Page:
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Poem by William Lisle Bowles

Banwell Hill

HERE let me stand, and gaze upon the scene;
That headland, and those winding sands, and mark
The morning sunshine, on that very shore
Where once a child I wandered. O, return
(I sigh), return a moment, days of youth,
Of childhood,O, return! How vain the thought,
Vain as unmanly! yet the pensive Muse,
Unblamed may dally with imaginings;
For this wide view is like the scene of life,
Once traversed oer with carelessness and glee,	
And we look back upon the vale of years,
And hear remembered voices, and behold,
In blended colors, images and shades
Long passed, now rising, as at Memorys call,
Again in softer light.
                        I see thee not,	
Home of my infancy,I see thee not,
Thou fane that standest on the hill alone,
The homeward sailors sea-mark; but I view
Brean Down beyond; and there thy winding sands,
Weston; and far away, one wandering ship,
Where stretches into mist the Severn Sea.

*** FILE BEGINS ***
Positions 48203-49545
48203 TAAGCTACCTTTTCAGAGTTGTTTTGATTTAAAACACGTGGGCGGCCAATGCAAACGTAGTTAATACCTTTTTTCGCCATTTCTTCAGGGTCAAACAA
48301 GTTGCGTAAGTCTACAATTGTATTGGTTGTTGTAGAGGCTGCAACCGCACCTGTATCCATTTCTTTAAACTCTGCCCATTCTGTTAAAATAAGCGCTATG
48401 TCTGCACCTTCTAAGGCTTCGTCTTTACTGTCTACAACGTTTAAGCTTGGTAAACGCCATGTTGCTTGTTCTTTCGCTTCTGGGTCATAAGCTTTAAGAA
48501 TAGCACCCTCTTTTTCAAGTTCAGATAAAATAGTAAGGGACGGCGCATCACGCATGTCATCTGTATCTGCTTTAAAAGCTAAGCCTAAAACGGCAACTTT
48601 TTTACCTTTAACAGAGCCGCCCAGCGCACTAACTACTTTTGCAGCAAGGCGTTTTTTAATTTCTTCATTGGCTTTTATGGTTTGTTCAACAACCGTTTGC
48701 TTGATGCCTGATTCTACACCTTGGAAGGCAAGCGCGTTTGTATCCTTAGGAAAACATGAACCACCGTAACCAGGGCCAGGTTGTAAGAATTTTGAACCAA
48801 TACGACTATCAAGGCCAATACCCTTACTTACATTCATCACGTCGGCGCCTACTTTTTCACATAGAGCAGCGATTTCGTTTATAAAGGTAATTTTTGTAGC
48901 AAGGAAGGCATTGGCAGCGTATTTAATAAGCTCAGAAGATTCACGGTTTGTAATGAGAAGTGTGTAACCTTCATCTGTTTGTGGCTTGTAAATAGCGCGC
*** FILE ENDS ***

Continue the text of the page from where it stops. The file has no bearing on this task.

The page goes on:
There, mingled with the clouds, old Cambria draws
Its stealing line of mountains lost in haze;
There in mid-channel sit the sister-holms,
Secure and tranquil, though the tides vast sweep,
As it rides by, might almost seem to rive
The deep foundations of the earth again,
Threatening, as once, resistless, to ascend
In tempest to this height, to bury here
Fresh-weltering carcasses!

William Lisle Bowles

William Lisle Bowles's other poems:
  1. On the Funeral of Charles the First at Night, in St. Georges Chapel, Windsor
  2. Restoration of Malmesbury Abbey
  3. Elegy Written at the Hot-Wells, Bristol
  4. Sonnet 3. O thou, whose stern command and precepts pure
  5. The Ancient Caleva

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